If you know how to cook with the simple
white button mushroom found so commonly in the supermarket, you know how to cook
with any other kind of mushroom, whether it's cultivated, dried or wild.
Many cultivated mushrooms also can be dried. These versions have a buttery
richness and can easily be incorporated into everyday cooking simply by soaking
them first (reconstituting, as this process is called) and then using them as
you would fresh mushrooms.
Dried mushrooms can be expensive, but their flavor is intense and a little bit
goes a long way.
Mother Nature still has the upper hand with farmers when it comes to growing
chanterelles, morels, porcini (known also as cepes) and other wild mushrooms.
They are difficult to cultivate. Nearly all are hand picked in the wild (where,
of course, they are free) and then brought to markets (where they are generally
Porcini Mushroom and Pork Ragout
1 oz. dried porcini mushrooms
1 1/2 C. hot water
1/4 lb. bacon, cut into 1-inch dice
3 T. olive oil
2 lbs. boneless pork loin, cut into 2-inch dice
1 C. chopped onion
3 large cloves garlic, minced
1 t. dried thyme
1 t. salt
1/2 t. ground white pepper
1/2 C. chicken broth
1/2 C. reserved mushroom liquid
1/3 C. balsamic vinegar
1 C. half-and-half
In a medium bowl, cover the mushrooms with the hot water and set aside to soak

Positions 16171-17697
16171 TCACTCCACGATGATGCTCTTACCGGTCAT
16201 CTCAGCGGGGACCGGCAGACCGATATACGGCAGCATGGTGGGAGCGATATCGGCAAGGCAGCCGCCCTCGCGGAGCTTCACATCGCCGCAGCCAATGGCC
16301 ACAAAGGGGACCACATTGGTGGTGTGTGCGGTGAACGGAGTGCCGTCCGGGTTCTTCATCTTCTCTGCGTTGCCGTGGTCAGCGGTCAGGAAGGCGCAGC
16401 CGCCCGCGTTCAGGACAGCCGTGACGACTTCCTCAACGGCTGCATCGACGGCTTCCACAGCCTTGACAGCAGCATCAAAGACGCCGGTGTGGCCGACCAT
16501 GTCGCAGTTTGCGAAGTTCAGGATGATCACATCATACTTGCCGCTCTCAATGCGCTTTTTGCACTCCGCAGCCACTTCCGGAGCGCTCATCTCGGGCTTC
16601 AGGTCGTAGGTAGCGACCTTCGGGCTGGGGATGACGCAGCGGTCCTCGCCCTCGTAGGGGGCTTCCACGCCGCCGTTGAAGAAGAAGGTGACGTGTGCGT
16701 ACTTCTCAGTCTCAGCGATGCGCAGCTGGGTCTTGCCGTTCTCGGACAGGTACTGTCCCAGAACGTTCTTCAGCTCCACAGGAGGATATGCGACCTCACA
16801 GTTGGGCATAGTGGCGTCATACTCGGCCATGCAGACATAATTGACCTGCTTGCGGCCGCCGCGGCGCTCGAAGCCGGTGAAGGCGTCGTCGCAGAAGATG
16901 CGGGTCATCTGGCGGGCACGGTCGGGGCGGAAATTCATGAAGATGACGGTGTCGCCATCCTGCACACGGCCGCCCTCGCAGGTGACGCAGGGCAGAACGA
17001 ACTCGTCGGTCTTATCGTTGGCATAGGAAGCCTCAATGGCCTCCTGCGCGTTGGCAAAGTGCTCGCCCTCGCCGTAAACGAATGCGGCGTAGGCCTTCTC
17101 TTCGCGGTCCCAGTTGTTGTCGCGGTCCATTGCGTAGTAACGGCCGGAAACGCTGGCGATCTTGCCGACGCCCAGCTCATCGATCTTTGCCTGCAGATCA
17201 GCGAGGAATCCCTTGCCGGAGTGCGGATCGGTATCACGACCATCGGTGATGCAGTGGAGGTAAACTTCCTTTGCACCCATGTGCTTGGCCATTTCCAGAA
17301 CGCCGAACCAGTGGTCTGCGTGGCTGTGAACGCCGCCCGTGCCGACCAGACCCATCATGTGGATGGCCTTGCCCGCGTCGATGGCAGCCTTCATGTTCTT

for 30 minutes.
Meanwhile, heat a stock pot or Dutch oven over medium-high heat. Add the bacon
and fry until crisp. Transfer the bacon to a plate lined with paper towels; set
Remove all but 1 tablespoon of drippings from the pot. Add 1 tablespoon of the
oil to the bacon drippings, increase the heat to high, add the pork and cook
until browned on all sides. Transfer the pork and any juices to a dish; set
Place a coffee filter or a piece of cheesecloth in a strainer. Drain the
mushrooms, reserving the liquid. Gently squeeze the mushrooms to remove any
remaining moisture, blot with paper towels and coarsely chop. Set aside.
Add the remaining 2 tablespoons oil along with the onion and garlic to the pot,
reduce the heat to medium-low and saute for 5 minutes. Be careful not to brown
the garlic. Add the thyme, salt and pepper and saute for 1 minute. Add the stock
or broth, 1/2 cup of the reserved strained mushroom-soaking liquid and the
vinegar. Add the reserved pork (with accumulated juices), bacon and mushrooms,
increase the heat to medium-high and bring the mixture to a simmer. Reduce the
heat to low, cover and gently simmer for 1 hour and 45 minutes, until the meat
is very tender.
In a small bowl, gradually add 1/2 cup of the cooking liquid to the
half-and-half. Transfer the mixture to the pot and cook just until heated
through, about 5 minutes.